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Mitsubishi Motors to Merge North American Divisions

July 17, 2002|ALAN OHNSMAN | BLOOMBERG NEWS

Mitsubishi Motors Corp. said Tuesday that it would combine North American production and sales units into a single company to give local managers more influence in developing and selling cars and trucks.

Starting early next year, the new company, Mitsubishi Motors North America, based in Cypress, will manage sales, Mitsubishi's plant in Normal, Ill., its finance company and the U.S. research and development unit, said Steve Torok, Mitsubishi's executive vice president.

No jobs will be cut, he said. He didn't provide costs or expected savings from the move.

Tokyo-based Mitsubishi, which is 37% owned by DaimlerChrysler, has increased sales in North America as demand falls in Japan. Japanese sales of Mitsubishi passenger cars and light trucks slid 13% to 221,950 this year through June, while U.S. sales rose 13% to 173,590 in the same period. The eighth-largest auto maker in the U.S. expects sales of 350,000 for all of 2002.

"Among the Asian brands they're still a second-tier company," said Dennis Virag, president of Automotive Consulting Group Inc. "They have to keep improving product quality and image, and that's going to take time."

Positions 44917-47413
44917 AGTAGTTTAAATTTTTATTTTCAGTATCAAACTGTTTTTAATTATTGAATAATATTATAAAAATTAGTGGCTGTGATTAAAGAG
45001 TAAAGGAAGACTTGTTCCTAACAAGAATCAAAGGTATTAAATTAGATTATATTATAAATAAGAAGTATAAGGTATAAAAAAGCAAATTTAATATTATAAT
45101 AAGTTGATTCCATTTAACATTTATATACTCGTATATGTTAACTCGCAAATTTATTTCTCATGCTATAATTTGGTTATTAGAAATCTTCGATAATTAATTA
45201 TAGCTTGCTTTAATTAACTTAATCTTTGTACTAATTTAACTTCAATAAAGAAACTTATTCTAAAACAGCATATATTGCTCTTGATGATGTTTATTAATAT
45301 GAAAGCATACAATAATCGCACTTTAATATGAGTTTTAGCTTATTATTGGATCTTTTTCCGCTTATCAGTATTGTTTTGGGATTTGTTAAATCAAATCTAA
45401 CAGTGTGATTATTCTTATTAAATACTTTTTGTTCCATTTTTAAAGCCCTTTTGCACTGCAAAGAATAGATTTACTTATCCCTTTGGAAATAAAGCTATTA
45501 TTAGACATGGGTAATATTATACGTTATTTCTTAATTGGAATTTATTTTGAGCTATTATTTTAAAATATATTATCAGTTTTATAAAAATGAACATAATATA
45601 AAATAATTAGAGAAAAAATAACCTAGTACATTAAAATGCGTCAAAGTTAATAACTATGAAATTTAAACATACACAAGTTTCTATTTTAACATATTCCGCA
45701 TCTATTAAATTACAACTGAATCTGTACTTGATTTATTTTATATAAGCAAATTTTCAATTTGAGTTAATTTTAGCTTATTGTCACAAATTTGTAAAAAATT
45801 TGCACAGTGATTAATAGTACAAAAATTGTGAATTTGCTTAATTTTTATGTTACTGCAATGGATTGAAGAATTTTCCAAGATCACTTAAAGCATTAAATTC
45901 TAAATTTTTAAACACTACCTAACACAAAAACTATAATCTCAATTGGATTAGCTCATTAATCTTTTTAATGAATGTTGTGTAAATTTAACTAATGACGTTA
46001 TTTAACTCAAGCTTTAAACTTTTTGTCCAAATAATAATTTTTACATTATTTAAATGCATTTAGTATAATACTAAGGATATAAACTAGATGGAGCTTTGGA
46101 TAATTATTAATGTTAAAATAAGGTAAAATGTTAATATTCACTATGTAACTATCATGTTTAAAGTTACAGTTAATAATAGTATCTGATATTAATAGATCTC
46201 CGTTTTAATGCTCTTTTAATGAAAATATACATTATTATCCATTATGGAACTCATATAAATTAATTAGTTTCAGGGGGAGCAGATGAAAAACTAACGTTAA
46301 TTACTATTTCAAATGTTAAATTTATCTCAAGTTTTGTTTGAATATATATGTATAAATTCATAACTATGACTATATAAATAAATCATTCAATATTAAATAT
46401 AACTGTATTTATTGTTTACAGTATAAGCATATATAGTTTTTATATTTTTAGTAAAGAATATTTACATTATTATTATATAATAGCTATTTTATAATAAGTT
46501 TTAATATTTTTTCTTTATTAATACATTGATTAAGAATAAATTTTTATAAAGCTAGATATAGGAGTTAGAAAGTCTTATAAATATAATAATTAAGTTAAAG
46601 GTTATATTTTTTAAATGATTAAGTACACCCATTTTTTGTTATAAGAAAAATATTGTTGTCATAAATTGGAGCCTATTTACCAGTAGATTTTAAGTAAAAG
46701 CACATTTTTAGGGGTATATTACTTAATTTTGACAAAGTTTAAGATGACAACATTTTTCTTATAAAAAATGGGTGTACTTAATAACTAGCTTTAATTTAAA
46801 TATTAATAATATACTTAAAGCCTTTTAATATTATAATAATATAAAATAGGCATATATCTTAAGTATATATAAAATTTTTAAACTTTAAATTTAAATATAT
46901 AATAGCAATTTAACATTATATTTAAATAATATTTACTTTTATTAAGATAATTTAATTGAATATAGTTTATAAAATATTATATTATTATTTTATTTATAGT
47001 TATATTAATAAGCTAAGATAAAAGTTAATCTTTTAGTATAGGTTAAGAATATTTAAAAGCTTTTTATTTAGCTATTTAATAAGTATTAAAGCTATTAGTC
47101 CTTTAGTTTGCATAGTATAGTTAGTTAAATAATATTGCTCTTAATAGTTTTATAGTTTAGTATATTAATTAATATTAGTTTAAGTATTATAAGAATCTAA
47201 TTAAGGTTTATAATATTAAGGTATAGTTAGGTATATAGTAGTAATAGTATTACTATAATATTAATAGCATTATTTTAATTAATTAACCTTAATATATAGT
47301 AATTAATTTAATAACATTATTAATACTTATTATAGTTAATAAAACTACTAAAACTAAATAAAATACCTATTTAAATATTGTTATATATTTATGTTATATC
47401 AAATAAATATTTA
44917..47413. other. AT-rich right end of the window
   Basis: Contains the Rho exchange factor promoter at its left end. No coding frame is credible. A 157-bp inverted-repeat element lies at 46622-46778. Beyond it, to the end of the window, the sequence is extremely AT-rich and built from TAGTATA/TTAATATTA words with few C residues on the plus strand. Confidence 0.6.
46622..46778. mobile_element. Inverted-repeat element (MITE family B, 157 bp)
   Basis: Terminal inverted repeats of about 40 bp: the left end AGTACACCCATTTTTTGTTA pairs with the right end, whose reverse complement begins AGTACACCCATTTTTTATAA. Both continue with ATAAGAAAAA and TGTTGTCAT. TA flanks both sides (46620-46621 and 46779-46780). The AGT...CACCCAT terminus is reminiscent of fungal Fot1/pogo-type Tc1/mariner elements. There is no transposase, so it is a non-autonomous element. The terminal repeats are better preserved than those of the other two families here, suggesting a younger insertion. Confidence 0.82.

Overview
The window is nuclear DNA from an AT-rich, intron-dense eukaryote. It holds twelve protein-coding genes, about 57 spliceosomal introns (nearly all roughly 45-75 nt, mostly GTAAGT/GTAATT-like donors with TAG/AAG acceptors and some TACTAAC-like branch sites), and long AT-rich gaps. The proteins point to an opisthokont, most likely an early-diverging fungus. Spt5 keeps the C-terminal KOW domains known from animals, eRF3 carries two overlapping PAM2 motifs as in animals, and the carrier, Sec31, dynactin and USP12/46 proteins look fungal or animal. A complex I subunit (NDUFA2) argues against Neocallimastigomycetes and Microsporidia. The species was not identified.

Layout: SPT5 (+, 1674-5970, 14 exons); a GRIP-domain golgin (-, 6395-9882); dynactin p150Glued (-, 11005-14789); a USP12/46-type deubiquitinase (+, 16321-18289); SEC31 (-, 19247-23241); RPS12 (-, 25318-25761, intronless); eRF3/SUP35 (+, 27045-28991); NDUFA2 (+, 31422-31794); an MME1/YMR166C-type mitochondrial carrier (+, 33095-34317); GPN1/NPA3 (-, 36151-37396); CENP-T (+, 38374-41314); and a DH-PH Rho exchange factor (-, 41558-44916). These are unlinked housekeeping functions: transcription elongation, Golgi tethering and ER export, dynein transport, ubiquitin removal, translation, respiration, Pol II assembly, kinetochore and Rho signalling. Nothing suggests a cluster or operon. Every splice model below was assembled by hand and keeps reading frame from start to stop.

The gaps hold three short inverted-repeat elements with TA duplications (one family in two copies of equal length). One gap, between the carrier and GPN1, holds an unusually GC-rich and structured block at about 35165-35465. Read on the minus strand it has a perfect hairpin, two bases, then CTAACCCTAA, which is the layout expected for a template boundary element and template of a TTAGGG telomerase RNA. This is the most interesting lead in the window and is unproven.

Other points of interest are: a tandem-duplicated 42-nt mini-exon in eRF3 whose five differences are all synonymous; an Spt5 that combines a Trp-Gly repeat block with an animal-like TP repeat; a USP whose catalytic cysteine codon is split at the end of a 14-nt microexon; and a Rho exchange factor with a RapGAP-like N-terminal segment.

The company announced the consolidation Tuesday at a meeting with Mitsubishi dealers in Las Vegas. Pierre Gagnon, president and chief operating officer of Mitsubishi Motor Sales of America, will be president and chief executive of the new company.

"It's time for Mitsubishi to move up to the next level of operations in North America," Torok said.

No other Asian or European auto maker has integrated all North American operations into a single company. Mitsubishi's move is aimed at helping it respond faster to changes in consumer preferences.

The reorganization also suggests that traditional management practices in Japan are evolving, said William Ouchi, a professor at UCLA's Anderson School. "Management has been loath to give up control to regional units," Ouchi said. "This may be a cutting of the apron strings at Mitsubishi."

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